PS. Ernest Hemingway is in the novel too, but he's just a 'footnote' in my review.
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Historical fiction based upon the life of Marry Gellhorn, the author.  Most of the novel focused on her relationship and marriage to Ernest Hemingway,  but there is also quite a bit written about her life as a war correspondent and her own   novels.   

Interesting read on a compelling w9nan's life.
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I love Paula McLain's books. I have read The Paris Wife several times; it is one of my top ten favorite books, I liked Circling the Sun, about Beryl Markham, much better than Markham's own book, West With the Night. 
McClain's newest book, Love and Ruin, is equally as good. It tells the story of the romance and marriage of Ernest Hemingway and his third wife, Marty Gellhorn. I loved the first person narrative told from Marty's point of view. It made her story more intimate.There were a few chapters that switched to Hemingway's first person point of view, but I didn't like them as well. I felt  that this was Marty's story of her life and their life, so his thoughts were a bit intrusive.
McClain's descriptions, whether of war or nature, are always very vivid. Some sentences, I thought, echoed Hemingway's style.
I learned a lot about a remarkable woman I had not heard of before.
This is a definite "yes" for your TBR pile!
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Paula McLain writes well researched, detailed historical fiction, told through in the voice of woman in prominent places and situations. I enjoyed both "The Paris Wife" and "Circling the Sun" (my personal favorite of her books), and feel that McLain really writes emotion well. She nails the everyday emotions that each of her main character are facing and their inner dialogue is always exceptionally well done and realistically portrayed. 

Her third book returns to the Hemingway wives."Love and Ruin" is the story of Martha Gellhorn-beautiful, educated, writer, and top notch war correspondent...who also happened to be Ernest Hemingway's third wife. And that's what this story focuses on, Gellhorn's disaster of a relationship and marriage to Ernest Hemingway. 

McLain is an excellent writer-this book is beautifully told and is almost prose like in it's descriptions. The angst and emotions that plague Gellhorn as she works tirelessly as a war journalism while enraging her husband at "being left alone" ring true and heartbreaking. But they also come off as needy and ridiculous compared to the end notes that the writer makes about Martha Gellhorn, who was a true pioneer fro woman in journalism. I wish this story had been more Marty Gellhorn and less Mrs. Hemingway.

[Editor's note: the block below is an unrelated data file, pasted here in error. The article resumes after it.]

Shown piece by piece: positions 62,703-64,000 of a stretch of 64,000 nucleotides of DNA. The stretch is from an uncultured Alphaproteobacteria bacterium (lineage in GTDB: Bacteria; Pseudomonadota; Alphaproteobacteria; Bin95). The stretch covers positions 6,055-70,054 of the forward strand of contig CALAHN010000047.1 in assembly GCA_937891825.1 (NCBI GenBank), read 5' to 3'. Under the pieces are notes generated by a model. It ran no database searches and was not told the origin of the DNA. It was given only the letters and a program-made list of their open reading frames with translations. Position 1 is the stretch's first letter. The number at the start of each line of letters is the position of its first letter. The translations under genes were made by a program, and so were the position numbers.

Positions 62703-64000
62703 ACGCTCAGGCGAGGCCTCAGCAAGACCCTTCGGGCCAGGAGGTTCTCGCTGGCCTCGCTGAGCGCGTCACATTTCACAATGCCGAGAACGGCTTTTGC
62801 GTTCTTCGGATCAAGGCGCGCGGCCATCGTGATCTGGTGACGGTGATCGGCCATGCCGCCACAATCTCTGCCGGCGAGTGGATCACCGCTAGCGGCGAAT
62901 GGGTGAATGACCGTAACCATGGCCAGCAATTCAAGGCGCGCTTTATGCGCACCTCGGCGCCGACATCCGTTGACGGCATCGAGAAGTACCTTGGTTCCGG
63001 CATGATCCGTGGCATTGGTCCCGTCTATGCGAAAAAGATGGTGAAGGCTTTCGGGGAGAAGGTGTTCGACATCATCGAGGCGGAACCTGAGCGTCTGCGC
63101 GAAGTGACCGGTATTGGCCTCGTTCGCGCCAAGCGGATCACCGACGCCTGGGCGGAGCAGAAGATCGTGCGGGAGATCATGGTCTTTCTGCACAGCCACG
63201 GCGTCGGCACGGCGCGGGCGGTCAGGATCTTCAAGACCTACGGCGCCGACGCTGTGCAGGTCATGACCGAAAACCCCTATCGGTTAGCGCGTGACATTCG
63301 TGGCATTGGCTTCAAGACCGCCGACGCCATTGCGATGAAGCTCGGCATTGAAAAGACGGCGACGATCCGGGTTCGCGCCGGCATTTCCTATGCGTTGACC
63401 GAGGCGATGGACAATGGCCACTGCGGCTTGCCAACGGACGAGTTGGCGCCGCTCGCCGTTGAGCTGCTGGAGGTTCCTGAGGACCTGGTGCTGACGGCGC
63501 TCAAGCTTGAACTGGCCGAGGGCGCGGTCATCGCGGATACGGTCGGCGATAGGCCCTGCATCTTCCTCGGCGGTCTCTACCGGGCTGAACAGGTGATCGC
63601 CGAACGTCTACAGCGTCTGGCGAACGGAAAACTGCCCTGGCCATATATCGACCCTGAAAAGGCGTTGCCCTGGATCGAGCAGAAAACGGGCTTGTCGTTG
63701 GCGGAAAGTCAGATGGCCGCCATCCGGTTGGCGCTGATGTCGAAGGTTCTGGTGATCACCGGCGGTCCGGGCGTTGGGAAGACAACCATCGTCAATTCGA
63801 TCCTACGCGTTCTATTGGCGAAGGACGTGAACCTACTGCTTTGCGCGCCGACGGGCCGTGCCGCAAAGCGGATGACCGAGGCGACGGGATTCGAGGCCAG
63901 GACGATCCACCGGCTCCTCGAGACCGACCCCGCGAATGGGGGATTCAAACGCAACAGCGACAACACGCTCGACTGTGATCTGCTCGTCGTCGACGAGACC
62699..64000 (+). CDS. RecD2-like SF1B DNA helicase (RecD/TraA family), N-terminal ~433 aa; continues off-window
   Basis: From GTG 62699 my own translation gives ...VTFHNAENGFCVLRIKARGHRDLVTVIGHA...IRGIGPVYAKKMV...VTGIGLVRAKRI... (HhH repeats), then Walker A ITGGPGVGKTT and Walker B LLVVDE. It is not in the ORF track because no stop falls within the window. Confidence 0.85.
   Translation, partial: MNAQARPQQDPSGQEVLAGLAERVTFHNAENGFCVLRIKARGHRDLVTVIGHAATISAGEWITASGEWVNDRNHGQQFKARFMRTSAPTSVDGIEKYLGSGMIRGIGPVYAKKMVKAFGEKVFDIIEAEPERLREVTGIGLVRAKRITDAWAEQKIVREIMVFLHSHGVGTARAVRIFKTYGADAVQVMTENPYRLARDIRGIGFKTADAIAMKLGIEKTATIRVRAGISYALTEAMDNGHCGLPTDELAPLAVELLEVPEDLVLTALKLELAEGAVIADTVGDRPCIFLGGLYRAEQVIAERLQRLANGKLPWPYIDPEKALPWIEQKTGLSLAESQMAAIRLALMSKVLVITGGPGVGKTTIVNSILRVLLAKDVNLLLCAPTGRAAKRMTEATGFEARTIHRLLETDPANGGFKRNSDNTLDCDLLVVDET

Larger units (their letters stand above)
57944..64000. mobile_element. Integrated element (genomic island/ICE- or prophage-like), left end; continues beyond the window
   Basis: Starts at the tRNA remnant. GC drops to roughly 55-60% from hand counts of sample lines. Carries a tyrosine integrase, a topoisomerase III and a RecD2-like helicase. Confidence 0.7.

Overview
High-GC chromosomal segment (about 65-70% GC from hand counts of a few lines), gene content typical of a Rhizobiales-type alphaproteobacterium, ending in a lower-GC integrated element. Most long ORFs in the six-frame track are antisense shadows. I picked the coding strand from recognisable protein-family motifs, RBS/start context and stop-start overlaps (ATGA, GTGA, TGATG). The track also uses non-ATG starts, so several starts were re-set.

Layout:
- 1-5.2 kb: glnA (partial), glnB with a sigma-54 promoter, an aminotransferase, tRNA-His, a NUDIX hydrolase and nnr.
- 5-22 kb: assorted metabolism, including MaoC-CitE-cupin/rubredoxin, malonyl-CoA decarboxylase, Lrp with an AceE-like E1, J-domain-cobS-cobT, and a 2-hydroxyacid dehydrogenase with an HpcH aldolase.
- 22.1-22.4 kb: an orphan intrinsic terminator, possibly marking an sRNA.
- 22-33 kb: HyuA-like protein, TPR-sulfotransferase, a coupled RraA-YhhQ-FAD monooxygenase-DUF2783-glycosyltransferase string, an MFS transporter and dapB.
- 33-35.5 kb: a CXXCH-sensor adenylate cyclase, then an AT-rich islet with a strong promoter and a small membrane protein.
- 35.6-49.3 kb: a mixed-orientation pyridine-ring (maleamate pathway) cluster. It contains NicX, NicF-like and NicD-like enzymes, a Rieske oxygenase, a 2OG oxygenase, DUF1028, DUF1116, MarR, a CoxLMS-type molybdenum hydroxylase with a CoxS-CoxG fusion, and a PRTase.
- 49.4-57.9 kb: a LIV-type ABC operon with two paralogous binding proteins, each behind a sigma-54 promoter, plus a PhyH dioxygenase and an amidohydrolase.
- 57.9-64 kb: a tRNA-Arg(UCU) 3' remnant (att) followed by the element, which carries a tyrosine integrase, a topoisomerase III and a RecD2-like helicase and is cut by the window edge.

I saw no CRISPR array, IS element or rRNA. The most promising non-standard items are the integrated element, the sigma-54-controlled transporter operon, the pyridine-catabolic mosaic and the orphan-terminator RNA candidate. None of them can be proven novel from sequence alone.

While this may be my least favorite of McLain's books, it is a solid, well written, and well researched book and I will be looking forward to her next one.
 3.5 Stars
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I did not expect this book to unfold as it did, but that is not at all a bad thing! The story of Martha Gellhorn and her life with Hemingway is sad, but also so incredibly compelling. 

This book starts from Gellhorn's beginnings as a writer and her relationship with her family. I loved Gellhorn's passion and desire to write. She meets a married Hemingway and the spark between them is more than palpable. 

The continued story of their dysfunctional relationship and is at times so heartbreaking to read, yet I could not put this book down. McLain does an excellent job with this story. I was heartbroken to come to the end of the story! I wished for more pages! 

I loved Marty's independence and her insight as she gathered the stories of war to share with far away readers. 

I highly recommend Love and Ruin and I would like to thank Random House Publishing - Ballantine Books for this ARC.
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I have been eagerly anticipating the release of Love & Ruin, having loved Paula McClain's books The Paris Wife and Circling The Sun.  Her latest, about Martha Gellhorn, did not disappoint one bit.  The author has such an amazing ability to bring these fantastic historical women back to life and make them incredibly relatable.  Martha Gellhorn especially spoke to me; her desire to live a married but independent life and still keep her job and travel - it felt like something we modern women still deal with every day still in 2018.  How do you nurture a relationship but hold on to who you are?  I just loved every bit of this book, and all Gellhorn's war stories were beyond fascinating.  Every time I finish a Paula McClain novel I have a list of ten new books I want to read because of topics and characters and places she has introduced me to through her engrossing books.  I want her to write a novel about every interesting female historical figure!  I will definitely be recommending this to all my friends, and I can't wait to see what the author writes next!
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McLain brings a literary icon to the minds of women who grew up outside of her time of influence and may not have come across her name otherwise. She made me fall in love with Gellhorn, and understand the challenges she would have had to overcome to trailblaze for female authors everywhere. She faced down incredible difficulties and stood strong against losing her career in her famous husband's. This book is absolutely a must read! I can't recommend it enough!
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"Love and Ruin" is a five star book as far as readability but four stars in the Paula McLain  body of work. I've liked all her novels but "Circling the Sun" was my favorite. "Love and Ruin" takes on Ernest Hemingway's third marriage, and one of his most contentious, matched closely as he was to a woman of equal ambition and guts. Martha Gellhorn traveled to war zones at a time when few women did and her work was appreciated on it's own merits despite her sex. Sex had a lot to do with her relationship with Hemingway,  a lot of passion and strife--the strife mostly coming from his jealousy of her writing and the praise she earned--but their relationship was real and deep. Martha loved Hemingway's kids and they loved her back.

McLain channels the guts of Gellhorn's writing into her descriptions of her war reportage. The novel ends with the finish of her marriage to Hemingway, but Gellhorn worked until the 1990s when her vision was so poor she could not read he own manuscripts.